In the weeks since the Scottish government decided to pretend the pandemic is no longer happening, daily infections have been in the thousands, and, accordingly, there have been deaths from the plague.
The TRNSMT music festival went ahead, and it lived up to its name, causing 551 infections. As the Gaelic poet Babs Nicgriogair remarked, “It does what it says on the tin.”
The Rebel City podcast is one of my favourites. But I have now tried several times to listen to this episode, and each time I have had to stop listening quite early because of how the two male hosts kept interrupting their female guest, Jen Murray. They kept asking her questions, then talking over her as she began to answer.
If you listen to other episodes, it is clear that these are decent, compassionate men, and their willingness to discuss their own mental health and other vulnerabilities is admirable. But male conditioning is a horrible thing, causing harmful blind spots in all men. Such blind spots are likely incurable, so the best we can do is try to be aware of our impaired vision, and, when it is pointed out to us, listen.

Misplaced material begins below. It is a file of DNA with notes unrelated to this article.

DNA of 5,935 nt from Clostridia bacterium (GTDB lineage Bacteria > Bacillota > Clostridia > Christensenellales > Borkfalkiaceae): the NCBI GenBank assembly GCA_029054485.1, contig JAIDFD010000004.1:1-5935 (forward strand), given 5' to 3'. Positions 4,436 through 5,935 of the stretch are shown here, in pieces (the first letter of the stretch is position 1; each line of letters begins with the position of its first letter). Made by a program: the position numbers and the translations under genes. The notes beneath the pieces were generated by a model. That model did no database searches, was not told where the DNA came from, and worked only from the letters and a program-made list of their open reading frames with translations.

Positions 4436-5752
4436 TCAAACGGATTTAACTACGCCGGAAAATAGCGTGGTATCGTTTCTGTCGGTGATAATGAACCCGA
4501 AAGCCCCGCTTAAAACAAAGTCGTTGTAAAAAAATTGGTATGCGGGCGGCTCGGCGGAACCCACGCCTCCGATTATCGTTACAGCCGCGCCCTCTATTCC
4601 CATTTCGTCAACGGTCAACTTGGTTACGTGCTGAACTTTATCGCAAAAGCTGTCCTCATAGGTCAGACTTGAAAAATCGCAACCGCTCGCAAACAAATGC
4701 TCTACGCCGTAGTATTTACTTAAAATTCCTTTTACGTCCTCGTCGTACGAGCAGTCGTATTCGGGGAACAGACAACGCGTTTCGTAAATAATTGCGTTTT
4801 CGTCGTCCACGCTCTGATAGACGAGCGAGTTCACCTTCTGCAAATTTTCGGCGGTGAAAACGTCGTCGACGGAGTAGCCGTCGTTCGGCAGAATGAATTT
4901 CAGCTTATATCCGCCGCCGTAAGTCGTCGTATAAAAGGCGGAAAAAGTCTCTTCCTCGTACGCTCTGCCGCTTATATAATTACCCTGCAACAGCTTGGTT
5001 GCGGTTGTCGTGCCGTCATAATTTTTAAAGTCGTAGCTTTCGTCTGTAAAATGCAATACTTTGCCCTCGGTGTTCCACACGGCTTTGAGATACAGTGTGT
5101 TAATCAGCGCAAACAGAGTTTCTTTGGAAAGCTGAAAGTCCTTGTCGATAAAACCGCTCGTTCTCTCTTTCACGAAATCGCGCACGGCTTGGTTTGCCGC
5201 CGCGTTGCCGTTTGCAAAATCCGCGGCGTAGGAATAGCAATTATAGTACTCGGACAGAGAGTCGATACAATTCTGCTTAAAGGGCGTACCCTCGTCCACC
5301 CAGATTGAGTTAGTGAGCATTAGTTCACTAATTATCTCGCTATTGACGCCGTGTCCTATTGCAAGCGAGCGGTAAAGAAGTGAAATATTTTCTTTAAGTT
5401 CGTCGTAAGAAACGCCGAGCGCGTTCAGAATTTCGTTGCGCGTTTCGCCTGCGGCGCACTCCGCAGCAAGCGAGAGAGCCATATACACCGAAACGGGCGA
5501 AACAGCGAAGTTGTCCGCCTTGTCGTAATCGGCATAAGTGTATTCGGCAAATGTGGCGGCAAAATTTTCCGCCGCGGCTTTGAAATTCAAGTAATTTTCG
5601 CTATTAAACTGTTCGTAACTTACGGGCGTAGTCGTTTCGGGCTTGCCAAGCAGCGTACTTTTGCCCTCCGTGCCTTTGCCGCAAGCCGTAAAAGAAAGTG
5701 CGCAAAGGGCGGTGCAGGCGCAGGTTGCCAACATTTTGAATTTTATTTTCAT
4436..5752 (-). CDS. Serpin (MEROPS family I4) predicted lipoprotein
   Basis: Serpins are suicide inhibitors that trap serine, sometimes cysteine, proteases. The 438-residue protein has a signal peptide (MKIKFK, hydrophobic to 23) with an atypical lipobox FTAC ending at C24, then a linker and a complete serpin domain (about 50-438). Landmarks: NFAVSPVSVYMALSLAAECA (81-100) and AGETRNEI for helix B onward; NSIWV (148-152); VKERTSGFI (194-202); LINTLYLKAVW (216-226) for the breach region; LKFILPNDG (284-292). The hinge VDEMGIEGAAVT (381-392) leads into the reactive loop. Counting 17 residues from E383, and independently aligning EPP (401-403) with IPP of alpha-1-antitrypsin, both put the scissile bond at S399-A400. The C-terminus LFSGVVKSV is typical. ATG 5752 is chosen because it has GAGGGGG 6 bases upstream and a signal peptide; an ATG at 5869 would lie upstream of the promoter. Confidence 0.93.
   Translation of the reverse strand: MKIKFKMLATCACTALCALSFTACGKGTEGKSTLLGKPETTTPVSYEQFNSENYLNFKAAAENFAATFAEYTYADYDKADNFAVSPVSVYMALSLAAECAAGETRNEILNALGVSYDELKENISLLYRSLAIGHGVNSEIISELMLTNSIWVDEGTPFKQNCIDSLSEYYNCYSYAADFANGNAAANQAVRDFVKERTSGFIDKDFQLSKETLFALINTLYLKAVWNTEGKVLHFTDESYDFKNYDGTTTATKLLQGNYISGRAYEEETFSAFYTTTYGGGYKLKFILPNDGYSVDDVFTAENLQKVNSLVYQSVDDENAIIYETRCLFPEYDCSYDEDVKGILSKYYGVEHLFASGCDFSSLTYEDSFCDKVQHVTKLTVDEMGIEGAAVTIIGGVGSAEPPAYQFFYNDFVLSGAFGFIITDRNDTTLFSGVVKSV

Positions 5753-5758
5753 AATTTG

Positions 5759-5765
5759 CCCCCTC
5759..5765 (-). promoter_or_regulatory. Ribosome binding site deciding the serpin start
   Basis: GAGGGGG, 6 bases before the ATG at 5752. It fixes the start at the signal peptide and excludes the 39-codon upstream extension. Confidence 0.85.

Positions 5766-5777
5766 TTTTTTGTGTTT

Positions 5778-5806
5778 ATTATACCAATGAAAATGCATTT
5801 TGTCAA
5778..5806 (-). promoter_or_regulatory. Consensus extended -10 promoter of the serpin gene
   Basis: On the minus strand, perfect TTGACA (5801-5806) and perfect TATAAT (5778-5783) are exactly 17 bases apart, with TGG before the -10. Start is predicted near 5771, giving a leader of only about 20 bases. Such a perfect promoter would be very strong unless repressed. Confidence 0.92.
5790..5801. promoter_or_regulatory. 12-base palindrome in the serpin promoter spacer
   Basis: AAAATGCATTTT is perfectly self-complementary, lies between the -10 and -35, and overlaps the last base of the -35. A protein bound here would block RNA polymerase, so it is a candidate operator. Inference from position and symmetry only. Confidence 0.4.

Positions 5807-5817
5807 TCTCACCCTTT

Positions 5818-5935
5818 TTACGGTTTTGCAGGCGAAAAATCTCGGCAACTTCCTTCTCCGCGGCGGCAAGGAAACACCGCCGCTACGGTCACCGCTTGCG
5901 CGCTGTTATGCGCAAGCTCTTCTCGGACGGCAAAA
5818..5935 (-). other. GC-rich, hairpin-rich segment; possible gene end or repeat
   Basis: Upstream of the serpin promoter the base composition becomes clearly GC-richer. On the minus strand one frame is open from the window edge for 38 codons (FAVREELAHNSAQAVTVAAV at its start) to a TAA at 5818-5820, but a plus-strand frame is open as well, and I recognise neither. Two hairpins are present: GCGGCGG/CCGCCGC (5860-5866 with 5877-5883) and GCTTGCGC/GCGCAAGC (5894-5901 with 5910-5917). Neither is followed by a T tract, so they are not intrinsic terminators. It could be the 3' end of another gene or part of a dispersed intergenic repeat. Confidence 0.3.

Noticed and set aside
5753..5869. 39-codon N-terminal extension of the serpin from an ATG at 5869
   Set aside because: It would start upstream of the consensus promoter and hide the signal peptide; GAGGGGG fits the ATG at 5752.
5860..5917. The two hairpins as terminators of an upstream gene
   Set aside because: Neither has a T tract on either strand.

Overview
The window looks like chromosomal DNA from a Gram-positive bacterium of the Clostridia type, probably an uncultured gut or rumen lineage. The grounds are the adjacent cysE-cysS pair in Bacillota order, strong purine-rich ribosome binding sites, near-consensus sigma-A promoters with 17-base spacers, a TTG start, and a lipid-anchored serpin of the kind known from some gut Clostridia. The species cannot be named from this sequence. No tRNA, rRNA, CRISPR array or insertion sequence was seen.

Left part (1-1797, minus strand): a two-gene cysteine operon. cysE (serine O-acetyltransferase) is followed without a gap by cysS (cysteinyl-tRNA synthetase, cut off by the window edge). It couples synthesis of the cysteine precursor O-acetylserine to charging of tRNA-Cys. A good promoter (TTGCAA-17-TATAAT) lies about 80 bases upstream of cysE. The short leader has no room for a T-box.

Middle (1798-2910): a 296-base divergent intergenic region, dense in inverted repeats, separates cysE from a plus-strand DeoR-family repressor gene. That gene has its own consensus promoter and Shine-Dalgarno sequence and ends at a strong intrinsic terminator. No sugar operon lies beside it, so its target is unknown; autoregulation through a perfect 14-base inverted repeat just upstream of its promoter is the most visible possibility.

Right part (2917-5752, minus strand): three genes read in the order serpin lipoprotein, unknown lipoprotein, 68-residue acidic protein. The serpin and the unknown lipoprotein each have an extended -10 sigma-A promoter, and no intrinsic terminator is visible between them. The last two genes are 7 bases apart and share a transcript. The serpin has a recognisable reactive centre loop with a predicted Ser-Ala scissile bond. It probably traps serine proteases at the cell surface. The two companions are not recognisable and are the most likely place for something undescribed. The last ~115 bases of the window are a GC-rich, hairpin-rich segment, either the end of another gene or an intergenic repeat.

Today, a walk downtown from Maryhill baffled but did not surprise me. The outdoor seatings of restaurants and cafés along Great Western Road were packed; no masks, no social distancing, patrons and staff alike. Most people walking the pavement in groups behaved the same. There was a smattering of people wearing masks and dodging others to maintain a safe distance, but they were the minority.
The pedestrian corridor of Sauchiehall Street was reminiscent of holiday shopping: throngs of people walking close together, few wearing masks.
While I advise against following the leaflet’s advice to “search F******k,” and I find the “End Glasgow Life” slogan unfortunately ambivalent (it sounds like an honest Tory manifesto), I will be at this rally against closures of Glasgow’s libraries and other public venues. We will assemble at St Mungo’s at 12:30pm and head to the People’s Palace half an hour later.